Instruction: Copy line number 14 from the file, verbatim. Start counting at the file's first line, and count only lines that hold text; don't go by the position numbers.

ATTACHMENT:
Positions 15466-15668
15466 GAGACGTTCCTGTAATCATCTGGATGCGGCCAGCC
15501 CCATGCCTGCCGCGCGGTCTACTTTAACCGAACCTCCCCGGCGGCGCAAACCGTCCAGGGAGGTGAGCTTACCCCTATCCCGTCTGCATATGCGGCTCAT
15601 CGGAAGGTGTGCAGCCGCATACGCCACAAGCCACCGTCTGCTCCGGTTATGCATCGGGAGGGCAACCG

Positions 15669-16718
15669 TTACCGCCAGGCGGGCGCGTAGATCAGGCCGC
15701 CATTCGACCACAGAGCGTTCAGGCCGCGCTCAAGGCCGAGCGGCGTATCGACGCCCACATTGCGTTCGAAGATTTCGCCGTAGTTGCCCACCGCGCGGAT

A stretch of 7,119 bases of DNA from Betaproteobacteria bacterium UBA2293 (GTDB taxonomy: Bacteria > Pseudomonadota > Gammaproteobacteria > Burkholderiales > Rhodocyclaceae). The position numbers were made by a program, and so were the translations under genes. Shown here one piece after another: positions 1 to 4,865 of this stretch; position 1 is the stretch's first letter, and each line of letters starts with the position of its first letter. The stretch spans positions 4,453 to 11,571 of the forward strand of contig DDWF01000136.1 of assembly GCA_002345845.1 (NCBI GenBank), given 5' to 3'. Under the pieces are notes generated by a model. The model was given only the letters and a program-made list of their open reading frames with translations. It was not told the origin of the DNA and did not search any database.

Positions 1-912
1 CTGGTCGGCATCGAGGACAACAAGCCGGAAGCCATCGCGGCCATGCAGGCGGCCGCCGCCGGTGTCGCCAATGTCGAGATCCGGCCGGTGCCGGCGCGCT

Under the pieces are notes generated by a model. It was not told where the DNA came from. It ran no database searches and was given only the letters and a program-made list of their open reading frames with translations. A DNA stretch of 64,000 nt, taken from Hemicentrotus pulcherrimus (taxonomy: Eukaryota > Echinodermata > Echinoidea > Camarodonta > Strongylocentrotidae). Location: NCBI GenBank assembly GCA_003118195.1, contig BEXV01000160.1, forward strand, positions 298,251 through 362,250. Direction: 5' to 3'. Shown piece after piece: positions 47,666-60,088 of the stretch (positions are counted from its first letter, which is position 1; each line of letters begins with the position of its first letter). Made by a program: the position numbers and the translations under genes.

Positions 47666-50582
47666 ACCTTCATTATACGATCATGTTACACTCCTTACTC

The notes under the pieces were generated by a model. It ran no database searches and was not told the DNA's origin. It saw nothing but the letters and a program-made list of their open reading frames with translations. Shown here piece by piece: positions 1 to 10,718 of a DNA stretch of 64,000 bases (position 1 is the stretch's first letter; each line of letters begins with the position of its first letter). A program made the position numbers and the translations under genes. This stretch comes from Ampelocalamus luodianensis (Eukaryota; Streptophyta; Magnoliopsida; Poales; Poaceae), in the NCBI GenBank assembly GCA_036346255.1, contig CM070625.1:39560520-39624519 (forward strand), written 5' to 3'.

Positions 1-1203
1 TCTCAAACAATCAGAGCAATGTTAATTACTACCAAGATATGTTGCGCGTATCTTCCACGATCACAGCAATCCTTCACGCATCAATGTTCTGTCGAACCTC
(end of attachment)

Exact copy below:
The notes under the pieces were generated by a model. It ran no database searches and was not told the DNA's origin. It saw nothing but the letters and a program-made list of their open reading frames with translations. Shown here piece by piece: positions 1 to 10,718 of a DNA stretch of 64,000 bases (position 1 is the stretch's first letter; each line of letters begins with the position of its first letter). A program made the position numbers and the translations under genes. This stretch comes from Ampelocalamus luodianensis (Eukaryota; Streptophyta; Magnoliopsida; Poales; Poaceae), in the NCBI GenBank assembly GCA_036346255.1, contig CM070625.1:39560520-39624519 (forward strand), written 5' to 3'.